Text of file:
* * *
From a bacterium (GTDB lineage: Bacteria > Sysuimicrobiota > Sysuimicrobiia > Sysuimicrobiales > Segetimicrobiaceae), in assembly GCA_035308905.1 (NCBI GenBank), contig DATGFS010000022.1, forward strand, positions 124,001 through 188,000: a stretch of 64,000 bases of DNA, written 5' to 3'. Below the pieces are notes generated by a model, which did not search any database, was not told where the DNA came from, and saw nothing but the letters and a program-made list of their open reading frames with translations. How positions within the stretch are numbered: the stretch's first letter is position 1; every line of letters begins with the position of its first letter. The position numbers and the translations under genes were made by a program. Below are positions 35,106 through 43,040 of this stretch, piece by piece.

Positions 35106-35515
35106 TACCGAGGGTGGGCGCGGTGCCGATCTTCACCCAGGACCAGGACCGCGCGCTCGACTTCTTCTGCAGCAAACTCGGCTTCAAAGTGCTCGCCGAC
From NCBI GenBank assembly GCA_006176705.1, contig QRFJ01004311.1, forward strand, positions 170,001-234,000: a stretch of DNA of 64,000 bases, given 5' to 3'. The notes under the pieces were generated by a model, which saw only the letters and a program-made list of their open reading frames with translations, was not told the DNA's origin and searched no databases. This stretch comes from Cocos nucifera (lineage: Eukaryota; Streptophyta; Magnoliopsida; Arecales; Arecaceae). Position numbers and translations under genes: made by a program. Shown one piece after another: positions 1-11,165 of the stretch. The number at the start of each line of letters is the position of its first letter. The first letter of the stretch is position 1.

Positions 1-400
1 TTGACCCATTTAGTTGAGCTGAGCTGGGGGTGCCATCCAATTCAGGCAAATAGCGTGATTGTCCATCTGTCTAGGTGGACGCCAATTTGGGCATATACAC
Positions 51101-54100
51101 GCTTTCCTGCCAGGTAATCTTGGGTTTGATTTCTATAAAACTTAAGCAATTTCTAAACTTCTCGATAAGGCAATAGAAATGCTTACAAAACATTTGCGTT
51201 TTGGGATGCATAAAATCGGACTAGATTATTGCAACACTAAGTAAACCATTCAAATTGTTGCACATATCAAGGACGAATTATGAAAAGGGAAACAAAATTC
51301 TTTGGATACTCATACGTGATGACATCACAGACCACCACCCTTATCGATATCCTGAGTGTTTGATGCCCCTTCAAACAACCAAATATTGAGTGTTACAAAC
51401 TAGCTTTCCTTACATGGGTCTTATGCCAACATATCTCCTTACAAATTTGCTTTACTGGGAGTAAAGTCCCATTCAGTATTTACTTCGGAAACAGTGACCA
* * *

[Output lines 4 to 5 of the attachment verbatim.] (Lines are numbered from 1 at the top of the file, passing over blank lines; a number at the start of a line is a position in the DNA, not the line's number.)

From NCBI GenBank assembly GCA_006176705.1, contig QRFJ01004311.1, forward strand, positions 170,001-234,000: a stretch of DNA of 64,000 bases, given 5' to 3'. The notes under the pieces were generated by a model, which saw only the letters and a program-made list of their open reading frames with translations, was not told the DNA's origin and searched no databases. This stretch comes from Cocos nucifera (lineage: Eukaryota; Streptophyta; Magnoliopsida; Arecales; Arecaceae). Position numbers and translations under genes: made by a program. Shown one piece after another: positions 1-11,165 of the stretch. The number at the start of each line of letters is the position of its first letter. The first letter of the stretch is position 1.

Positions 1-400